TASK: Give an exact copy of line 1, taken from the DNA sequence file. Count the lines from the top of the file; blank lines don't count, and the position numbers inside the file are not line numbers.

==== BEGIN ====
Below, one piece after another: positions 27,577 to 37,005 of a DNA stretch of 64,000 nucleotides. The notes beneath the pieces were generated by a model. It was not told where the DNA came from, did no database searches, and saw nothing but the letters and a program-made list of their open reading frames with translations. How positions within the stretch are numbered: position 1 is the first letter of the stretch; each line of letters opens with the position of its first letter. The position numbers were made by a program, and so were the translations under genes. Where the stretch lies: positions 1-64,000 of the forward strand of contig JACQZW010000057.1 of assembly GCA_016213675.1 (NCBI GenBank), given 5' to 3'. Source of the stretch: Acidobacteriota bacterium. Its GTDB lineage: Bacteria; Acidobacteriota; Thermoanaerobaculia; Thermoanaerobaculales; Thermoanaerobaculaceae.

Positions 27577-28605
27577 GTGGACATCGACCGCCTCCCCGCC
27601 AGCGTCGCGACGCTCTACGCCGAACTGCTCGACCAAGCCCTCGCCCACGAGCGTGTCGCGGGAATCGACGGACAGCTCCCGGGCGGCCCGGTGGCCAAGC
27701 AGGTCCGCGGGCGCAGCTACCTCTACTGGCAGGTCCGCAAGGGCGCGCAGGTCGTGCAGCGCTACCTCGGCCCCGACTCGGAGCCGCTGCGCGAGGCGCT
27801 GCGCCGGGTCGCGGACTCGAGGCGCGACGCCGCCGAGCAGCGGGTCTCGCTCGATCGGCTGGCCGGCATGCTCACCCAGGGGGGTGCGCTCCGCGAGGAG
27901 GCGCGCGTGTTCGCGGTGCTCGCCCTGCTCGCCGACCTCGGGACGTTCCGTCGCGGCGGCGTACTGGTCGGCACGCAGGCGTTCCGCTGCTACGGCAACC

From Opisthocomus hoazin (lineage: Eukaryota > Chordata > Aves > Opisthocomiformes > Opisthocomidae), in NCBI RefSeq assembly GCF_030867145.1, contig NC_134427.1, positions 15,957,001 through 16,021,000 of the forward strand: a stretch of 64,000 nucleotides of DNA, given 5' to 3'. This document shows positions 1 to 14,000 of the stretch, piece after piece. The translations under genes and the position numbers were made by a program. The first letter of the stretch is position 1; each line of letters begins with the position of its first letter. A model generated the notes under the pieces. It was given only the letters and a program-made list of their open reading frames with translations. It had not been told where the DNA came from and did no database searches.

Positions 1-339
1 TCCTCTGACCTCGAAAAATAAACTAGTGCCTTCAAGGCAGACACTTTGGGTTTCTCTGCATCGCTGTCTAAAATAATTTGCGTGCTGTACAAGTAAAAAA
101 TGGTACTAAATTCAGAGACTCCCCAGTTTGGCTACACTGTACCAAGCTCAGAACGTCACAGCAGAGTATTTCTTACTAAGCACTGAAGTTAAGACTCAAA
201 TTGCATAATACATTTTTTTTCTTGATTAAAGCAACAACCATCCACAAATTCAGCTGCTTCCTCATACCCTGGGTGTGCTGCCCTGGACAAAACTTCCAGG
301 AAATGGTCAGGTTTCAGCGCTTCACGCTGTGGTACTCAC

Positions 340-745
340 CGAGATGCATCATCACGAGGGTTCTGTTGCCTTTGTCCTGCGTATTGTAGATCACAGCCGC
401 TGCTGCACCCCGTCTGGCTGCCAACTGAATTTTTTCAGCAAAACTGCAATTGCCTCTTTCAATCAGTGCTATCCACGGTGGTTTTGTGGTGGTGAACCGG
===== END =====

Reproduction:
Below, one piece after another: positions 27,577 to 37,005 of a DNA stretch of 64,000 nucleotides. The notes beneath the pieces were generated by a model. It was not told where the DNA came from, did no database searches, and saw nothing but the letters and a program-made list of their open reading frames with translations. How positions within the stretch are numbered: position 1 is the first letter of the stretch; each line of letters opens with the position of its first letter. The position numbers were made by a program, and so were the translations under genes. Where the stretch lies: positions 1-64,000 of the forward strand of contig JACQZW010000057.1 of assembly GCA_016213675.1 (NCBI GenBank), given 5' to 3'. Source of the stretch: Acidobacteriota bacterium. Its GTDB lineage: Bacteria; Acidobacteriota; Thermoanaerobaculia; Thermoanaerobaculales; Thermoanaerobaculaceae.